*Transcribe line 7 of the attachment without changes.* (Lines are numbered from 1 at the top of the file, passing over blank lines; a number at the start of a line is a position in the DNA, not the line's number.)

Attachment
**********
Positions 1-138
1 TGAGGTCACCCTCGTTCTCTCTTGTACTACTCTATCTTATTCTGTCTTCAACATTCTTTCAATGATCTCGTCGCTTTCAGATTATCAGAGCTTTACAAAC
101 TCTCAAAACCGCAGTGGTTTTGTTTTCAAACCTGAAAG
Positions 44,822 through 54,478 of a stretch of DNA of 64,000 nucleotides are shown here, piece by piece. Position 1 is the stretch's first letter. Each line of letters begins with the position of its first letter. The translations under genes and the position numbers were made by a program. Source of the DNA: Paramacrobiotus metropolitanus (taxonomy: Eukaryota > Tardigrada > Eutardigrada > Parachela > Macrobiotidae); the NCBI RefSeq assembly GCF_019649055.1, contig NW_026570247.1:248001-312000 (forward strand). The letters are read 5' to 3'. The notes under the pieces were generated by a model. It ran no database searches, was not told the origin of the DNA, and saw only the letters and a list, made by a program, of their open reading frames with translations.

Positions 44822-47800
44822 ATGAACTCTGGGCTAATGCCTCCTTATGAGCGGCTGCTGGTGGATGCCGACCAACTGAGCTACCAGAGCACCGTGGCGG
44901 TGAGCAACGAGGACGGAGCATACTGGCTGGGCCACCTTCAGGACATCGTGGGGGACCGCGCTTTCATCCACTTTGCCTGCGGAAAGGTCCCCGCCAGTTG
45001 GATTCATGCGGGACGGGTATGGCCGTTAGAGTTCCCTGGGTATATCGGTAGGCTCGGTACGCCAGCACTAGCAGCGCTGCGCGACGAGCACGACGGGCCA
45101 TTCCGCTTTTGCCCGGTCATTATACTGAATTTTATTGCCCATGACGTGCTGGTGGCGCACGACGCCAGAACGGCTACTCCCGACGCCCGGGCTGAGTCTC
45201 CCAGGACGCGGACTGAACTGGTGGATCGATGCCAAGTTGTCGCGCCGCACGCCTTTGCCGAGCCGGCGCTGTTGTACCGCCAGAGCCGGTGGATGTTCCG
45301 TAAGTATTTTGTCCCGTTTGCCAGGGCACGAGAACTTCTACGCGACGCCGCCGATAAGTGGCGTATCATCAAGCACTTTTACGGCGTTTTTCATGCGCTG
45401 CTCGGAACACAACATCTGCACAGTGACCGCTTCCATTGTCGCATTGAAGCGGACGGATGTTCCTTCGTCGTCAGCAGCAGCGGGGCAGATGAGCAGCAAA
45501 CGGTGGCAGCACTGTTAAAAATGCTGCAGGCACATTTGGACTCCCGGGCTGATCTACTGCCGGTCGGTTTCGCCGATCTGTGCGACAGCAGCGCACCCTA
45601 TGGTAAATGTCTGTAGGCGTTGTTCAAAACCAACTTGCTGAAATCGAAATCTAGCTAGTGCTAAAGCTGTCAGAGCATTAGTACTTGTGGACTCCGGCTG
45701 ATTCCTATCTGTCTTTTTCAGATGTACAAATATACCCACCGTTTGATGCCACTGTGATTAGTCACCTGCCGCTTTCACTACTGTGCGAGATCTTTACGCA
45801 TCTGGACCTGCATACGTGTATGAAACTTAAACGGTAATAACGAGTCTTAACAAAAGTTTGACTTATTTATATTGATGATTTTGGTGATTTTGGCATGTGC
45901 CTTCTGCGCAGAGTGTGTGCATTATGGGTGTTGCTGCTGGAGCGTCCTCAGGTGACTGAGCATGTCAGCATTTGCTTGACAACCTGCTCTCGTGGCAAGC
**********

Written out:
44901 TGAGCAACGAGGACGGAGCATACTGGCTGGGCCACCTTCAGGACATCGTGGGGGACCGCGCTTTCATCCACTTTGCCTGCGGAAAGGTCCCCGCCAGTTG